Use the following word lists as you teach the concepts that students are ready to learn. For students who scored within a given range, you can enhance their instruction by reinforcing these words. For English language learners, these word lists can prepare students before the MAP assessment, because the words and related concepts are likely to appear in the test. However, because tests are adaptive, the words are not guaranteed to appear. These words lists are not comprehensive. Use them in conjunction with other vocabulary lists associated with your curriculum.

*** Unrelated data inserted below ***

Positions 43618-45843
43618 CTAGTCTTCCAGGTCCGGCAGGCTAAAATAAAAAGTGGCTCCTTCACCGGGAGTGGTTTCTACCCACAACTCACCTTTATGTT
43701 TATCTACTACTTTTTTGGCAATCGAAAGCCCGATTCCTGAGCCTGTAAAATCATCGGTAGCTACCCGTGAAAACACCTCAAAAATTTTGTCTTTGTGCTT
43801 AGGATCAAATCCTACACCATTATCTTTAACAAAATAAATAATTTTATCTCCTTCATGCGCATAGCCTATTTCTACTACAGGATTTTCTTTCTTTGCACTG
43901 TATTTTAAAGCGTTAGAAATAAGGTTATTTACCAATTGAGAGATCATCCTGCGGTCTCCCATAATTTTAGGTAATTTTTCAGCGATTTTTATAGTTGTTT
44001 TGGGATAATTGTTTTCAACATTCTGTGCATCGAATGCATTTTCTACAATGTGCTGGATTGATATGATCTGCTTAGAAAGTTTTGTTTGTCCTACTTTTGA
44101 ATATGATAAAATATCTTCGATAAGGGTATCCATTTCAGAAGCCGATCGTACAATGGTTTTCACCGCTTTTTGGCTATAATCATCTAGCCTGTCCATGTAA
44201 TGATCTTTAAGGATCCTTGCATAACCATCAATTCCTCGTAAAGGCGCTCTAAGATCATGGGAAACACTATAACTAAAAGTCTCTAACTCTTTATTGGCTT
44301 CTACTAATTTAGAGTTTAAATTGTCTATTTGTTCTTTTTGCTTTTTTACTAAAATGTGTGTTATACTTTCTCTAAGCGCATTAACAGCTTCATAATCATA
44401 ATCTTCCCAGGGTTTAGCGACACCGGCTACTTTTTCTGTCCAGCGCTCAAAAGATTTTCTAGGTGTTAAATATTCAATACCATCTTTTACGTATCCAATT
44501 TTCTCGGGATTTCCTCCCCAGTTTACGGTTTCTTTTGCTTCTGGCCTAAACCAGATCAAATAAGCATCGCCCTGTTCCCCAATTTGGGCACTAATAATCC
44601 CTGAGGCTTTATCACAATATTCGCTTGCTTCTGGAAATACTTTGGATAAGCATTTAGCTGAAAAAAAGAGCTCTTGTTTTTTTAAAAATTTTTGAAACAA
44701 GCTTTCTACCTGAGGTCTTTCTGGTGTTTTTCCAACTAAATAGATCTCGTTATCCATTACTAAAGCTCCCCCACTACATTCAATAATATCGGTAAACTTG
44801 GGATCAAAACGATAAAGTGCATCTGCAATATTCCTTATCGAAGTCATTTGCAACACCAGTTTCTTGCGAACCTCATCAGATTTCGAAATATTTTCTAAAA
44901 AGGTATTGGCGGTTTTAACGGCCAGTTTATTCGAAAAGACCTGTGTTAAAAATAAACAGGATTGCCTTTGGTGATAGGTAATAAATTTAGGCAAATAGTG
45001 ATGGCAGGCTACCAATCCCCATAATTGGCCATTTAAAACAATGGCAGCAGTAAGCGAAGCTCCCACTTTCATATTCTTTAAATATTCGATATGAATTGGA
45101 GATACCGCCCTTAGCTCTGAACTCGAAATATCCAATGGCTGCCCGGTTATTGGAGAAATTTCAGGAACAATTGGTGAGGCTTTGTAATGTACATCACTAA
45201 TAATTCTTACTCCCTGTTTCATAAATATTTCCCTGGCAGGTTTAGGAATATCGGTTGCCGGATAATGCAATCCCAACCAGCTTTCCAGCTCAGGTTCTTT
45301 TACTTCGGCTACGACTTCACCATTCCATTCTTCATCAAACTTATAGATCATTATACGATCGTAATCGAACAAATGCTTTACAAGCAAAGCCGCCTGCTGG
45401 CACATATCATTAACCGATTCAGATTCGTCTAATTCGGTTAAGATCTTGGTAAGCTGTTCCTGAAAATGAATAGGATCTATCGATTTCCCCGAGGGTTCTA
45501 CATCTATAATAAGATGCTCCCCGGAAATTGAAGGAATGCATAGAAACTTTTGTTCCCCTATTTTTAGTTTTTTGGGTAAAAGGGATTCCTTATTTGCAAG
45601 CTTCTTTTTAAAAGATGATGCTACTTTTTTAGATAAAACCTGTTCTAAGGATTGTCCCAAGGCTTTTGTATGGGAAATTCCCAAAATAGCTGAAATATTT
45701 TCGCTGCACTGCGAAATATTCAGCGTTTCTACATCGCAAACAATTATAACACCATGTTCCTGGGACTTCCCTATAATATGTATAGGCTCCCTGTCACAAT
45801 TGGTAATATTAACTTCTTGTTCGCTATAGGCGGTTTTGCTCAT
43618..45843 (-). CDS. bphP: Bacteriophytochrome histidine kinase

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See the bottom of the main Writing Guides page for licensing information. Choosing the right evidence can be crucial to proving your argument, but your analysis of that evidence is equally important. Even when it seems like evidence may speak for itself, a reader needs to understand how the evidence connects to your argument. In addition, because analysis requires you to think critically and deeply about your evidence, it can improve your main argument by making it more specific and complex.
Your thesis statement is one of the most important parts of your paper. It expresses your main argument succinctly and explains why your argument is historically significant. Think of your thesis as a promise you make to your reader about what your paper will argue. Then, spend the rest of your paper--each body paragraph--fulfilling that promise. Your thesis should be between one and three sentences long and is placed at the end of your introduction.